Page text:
Tech news from around the web:

China has overtaken the US as the world’s biggest smartphone market by volume in the third quarter, Reuters reports. According to research company Strategy Analytics, smartphone shipments grew 58% to reach 23.9m units in China during the quarter, while US shipments fell 7% from the second quarter to reach 23.3m devices. Read more

Could it finally be time to wave goodbye to passive TV advertising?

A year ago at the Cannes Lions advertising festival, Microsoft demonstrated the first in-game ads to use Kinect, its motion-sensing Xbox 360 controller. It was rudimentary but there was clearly huge potential for advertisers in having a camera, microphone and internet connection plugged into the TV.

This week, back in Cannes, Microsoft took a big step forward to unlocking that potential with “NUads”. Read more

Nintendo Wii U

Touch and gesture have al­ready made gaming more instinctive and now we are about to have gaming from all angles. I have been seeing video games from literally every point of view at the annual E3 trade show ex­travaganza in Los Angeles this week.

There was the depth of 3D as water rushed towards me when a ship’s hold was flooded in Sony’s Uncharted 3. Finger-painting in mid-air in front of the Kinect’s motion-sensing camera produced a hologram-like image on­screen that could be viewed in the round simply by shifting the player’s body position.

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Microsoft kicked off this week’s E3 video game trade show in Los Angeles with its usual eve-of-show press conference, where the emphasis seemed to be on consolidating its place in the living room rather than making any ground-breaking announcements. While Sony is expected to reveal more details on its next-generation portable device coming later this year at the show and Nintendo is due to unveil its successor to the Wii, Microsoft confined itself to touting the success of its Kinect motion controller and revealing new features and games that would take advantage of it. Read more

The relationship between video game developers and their marketing departments is usually akin to a bulletstorm between two warring sides in one of their shoot-em-up titles. Or so Kudo Tsunoda, creative director for Microsoft’s Kinect motion controller, and Danny Bilson, THQ’s head of core games, implied in speeches at the MI6 video game marketing conference on Thursday – while pointing out that the respective successes of Kinect and THQ’s Homefront game have been forged by exceptions to that rule. Read more

Tech news from around the web:

  • Yahoo is looking to allow users to create new accounts using their Google and Facebook identities, reports TechCrunch. This follows a successful trial on Flickr last year, where after Google credentials were allowed to be used, the site saw a 20 per cent increase in sign-ups.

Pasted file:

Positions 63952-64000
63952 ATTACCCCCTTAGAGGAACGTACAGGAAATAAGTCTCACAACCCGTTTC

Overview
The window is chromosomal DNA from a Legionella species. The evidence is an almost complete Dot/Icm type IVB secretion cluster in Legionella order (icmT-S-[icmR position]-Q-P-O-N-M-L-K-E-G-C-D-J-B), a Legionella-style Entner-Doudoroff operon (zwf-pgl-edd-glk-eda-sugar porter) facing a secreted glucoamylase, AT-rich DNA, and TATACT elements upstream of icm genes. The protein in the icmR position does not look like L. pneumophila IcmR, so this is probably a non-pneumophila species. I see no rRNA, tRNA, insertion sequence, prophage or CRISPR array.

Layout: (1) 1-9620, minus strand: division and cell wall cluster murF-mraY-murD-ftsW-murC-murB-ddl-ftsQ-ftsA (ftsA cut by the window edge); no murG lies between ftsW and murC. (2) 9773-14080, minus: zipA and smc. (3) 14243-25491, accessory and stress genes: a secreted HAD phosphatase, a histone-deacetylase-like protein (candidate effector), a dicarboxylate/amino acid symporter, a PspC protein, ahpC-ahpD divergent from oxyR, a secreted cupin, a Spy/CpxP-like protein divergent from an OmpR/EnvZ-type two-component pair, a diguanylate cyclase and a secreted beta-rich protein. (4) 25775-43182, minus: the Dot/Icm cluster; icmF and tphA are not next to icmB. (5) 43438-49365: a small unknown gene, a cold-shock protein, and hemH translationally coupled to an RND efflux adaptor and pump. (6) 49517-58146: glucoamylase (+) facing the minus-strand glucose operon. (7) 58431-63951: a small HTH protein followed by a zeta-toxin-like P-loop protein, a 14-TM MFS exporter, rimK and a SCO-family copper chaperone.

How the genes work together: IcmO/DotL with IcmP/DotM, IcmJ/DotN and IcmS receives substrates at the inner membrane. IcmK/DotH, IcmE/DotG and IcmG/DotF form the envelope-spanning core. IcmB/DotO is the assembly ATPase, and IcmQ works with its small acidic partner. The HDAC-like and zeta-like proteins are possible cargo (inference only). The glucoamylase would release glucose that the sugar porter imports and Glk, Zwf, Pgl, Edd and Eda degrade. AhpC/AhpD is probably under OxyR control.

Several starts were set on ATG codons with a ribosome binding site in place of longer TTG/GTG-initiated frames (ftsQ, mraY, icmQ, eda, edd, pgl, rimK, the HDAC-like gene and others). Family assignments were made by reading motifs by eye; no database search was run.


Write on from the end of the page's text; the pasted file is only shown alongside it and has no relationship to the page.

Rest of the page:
• The Seattle Times says that Starbucks is to expand its “pay-by-phone” program to 6,800 of its US stores, plus more than 1,000 outlets inside Target outlets, following a trial in Seattle. The coffee company’s cardholders load an application onto their iPhone or BlackBerry smartphones which then displays a barcode that’s scanned at the register to pay for drinks.

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Microsoft appears to be on track to fulfil its prediction of 5m Kinect sales by the end of the year, with its latest update revealing more than 2.5m motion controllers have been sold since its launch 25 days ago.

UPDATE: Sony has followed up with a report of “incredible demand” and sales of 4.1m units of its Move motion  controller since launch in mid-September. Read more

Waving at our televisions is replacing button pushing with the new motion controllers for games consoles from Microsoft and Sony.

The Kinect, launched in Europe this week, and Sony’s Move are inspired by the Wii, but what do they offer that’s better or different from Nintendo’s big success? – a question I sought to answer in the Personal Technology column in the FT’s Business Life section this week. Read more

Microsoft has announced a mixed bag of pricing for its Kinect motion controller and a new version of its Xbox 360.

The low $200 price for a 4-gigabyte version of the Xbox 360 S coming in August may give Microsoft an advantage over Sony and Nintendo in new console sales, but existing Xbox owners may baulk at paying an extra $150 for a Kinect sensor, available from November 4. Read more

The Cannes Lions International Advertising festival is upon us. Once again, agencies, advertisers and tech companies are vying to out-geek each other, to prove they’re on top of the latest digital trends.

Delegates are welcomed to the Palais des Festivals by a giant “touchwall” – a 12-foot by five-foot screen by WPP unit Schematic, showing seminars, 3D maps and other interactive goodies.

SapientNitro – the digital agency which caused a stir last year by buying a traditional agency and scooping several awards for its “best job in the world” campaign for Tourism Queensland – has unveiled what it claims (and who could say otherwise) is the world’s first smile-activated ice-cream van. The van dishes out Unilever treats from Ben & Jerry’s and Wall’s to passers-by in return for a photo of a big grin, which is (inevitably) uploaded to Facebook.

Microsoft, meanwhile, is crowing about its first advertiser to use Kinect, the motion-sensing camera for Xbox 360 that was unveiled at E3 last weekRead more

Microsoft and Sony made major claims for their Kinect and Move motion controllers at the E3 video game trade show this week, but can either hope to emulate the success of Nintendo’s Wii?

This week’s Personal Technology column in the Business Life section of the FT looks at the capabilities of the new entrants. Read more